Vicino vs vicina:

Il supermercato è vicino al ponte.

Sounds right, as both "supermercato" and "ponte" are masculine.

La libreria è vicina al parco.

Doesn't make sense to me because "parco" is masculine. Is it because "libreria" is feminine? Does it take the gender of the subject?

  • I notice now that a very similar topic has been covered at least two times, here and here.
    – DaG
    Commented Apr 13, 2015 at 8:04
  • Yes, I saw the first one, but it didn't help much. It only asked the difference between vicino and vicina, not how they were used. That's why I included the two examples. As for the second example, it's in Italian, and I'm just starting to learn Italian, so it was not helpful for me. Commented Apr 13, 2015 at 18:58

1 Answer 1


Yes, the adjective governed by the verb essere (to be) takes the gender of the subject, and in your sentence libreria is indeed the subject. Think “la libreria è bella”, and compare with “la libreria è vicina (al parco)”.

  • I'm not really convinced. What about la libreria è situata vicino al parco? Do you see any difference in the grammatical role of vicino?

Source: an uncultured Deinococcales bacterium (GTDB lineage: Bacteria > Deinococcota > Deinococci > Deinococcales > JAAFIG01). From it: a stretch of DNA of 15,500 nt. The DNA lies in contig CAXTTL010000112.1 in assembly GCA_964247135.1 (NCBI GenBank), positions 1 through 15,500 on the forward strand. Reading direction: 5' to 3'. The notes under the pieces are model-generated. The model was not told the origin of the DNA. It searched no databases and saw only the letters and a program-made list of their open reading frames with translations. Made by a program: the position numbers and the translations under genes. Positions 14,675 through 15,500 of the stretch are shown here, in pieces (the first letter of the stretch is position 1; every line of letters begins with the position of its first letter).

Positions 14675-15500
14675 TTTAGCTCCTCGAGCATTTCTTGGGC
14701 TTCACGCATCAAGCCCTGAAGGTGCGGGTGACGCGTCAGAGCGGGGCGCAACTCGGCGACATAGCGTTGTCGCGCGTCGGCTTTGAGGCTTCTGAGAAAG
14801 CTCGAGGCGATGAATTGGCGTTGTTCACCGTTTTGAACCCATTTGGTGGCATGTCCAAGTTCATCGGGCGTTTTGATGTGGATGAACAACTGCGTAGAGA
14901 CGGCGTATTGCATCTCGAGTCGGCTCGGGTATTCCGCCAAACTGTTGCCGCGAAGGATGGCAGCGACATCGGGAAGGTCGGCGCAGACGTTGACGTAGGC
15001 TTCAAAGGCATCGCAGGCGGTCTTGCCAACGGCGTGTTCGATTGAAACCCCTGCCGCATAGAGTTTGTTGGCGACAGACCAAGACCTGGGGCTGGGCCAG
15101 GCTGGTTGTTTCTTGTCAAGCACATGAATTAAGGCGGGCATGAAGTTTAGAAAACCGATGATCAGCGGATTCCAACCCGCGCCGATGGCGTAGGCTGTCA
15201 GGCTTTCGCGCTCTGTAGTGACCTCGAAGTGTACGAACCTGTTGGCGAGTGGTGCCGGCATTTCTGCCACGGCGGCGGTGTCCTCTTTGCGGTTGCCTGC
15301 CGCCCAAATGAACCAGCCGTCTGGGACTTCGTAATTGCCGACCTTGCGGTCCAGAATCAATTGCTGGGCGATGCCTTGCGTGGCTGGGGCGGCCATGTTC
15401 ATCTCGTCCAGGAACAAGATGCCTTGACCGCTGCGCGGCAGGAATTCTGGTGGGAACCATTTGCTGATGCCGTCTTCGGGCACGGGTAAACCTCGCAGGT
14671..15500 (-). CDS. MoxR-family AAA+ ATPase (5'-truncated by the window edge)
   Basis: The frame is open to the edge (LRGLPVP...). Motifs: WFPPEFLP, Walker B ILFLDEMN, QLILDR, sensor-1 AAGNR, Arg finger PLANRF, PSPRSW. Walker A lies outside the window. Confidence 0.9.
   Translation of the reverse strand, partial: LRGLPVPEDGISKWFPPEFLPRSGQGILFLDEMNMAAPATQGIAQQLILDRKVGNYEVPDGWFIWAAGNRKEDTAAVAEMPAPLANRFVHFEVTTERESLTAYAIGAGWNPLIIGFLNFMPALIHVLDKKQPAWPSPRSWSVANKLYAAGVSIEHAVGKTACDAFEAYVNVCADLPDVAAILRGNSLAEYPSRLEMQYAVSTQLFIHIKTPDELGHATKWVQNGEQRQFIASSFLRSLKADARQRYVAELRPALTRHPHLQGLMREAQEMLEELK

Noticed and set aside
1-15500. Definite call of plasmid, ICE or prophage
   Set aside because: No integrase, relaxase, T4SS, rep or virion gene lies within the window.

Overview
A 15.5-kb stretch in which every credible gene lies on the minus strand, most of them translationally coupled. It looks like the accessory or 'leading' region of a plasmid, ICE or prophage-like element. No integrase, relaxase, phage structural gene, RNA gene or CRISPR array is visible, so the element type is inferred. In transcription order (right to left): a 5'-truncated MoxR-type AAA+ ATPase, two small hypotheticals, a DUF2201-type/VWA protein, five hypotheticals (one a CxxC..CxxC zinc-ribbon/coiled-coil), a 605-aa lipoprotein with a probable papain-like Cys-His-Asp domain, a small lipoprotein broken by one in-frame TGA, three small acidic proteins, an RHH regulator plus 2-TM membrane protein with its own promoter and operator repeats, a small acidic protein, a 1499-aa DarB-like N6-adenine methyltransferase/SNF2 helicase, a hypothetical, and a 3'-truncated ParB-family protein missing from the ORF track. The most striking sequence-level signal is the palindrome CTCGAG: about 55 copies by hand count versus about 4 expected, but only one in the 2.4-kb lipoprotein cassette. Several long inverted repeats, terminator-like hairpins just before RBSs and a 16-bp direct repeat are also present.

– egreg
    Commented Apr 13, 2015 at 7:50
  • Of course, @egreg, that is a different use of vicino, as an adverb rather than as an adjective, and as such it is invariant; I might even write, say, la libreria sta vicino al parco, but la libreria è vicinX al parco sounds more like a description of the bookshop, and as such I'd use an adjective.
    – DaG
    Commented Apr 13, 2015 at 8:02
  • It seems to me more like the description of the bookshop's location.
    – egreg
    Commented Apr 13, 2015 at 9:08
  • Yes, @greg, and by the same token we might say that la libreria è rossa is a description of the bookshop's colour, but I cannot see how this affect the agreement between noun and adjective. Do you actually find it more idiomatic to say la libreria è vicino al parco? (Not a rethorical question.)
    – DaG
    Commented Apr 13, 2015 at 10:58
  • la libreria è vicino al parco refers to the park; la libreria è ampia refers to the bookshop. I'm not saying the first is better or worse than using vicina, I'm only saying it's not “black and white”.
    – egreg
    Commented Apr 13, 2015 at 20:01

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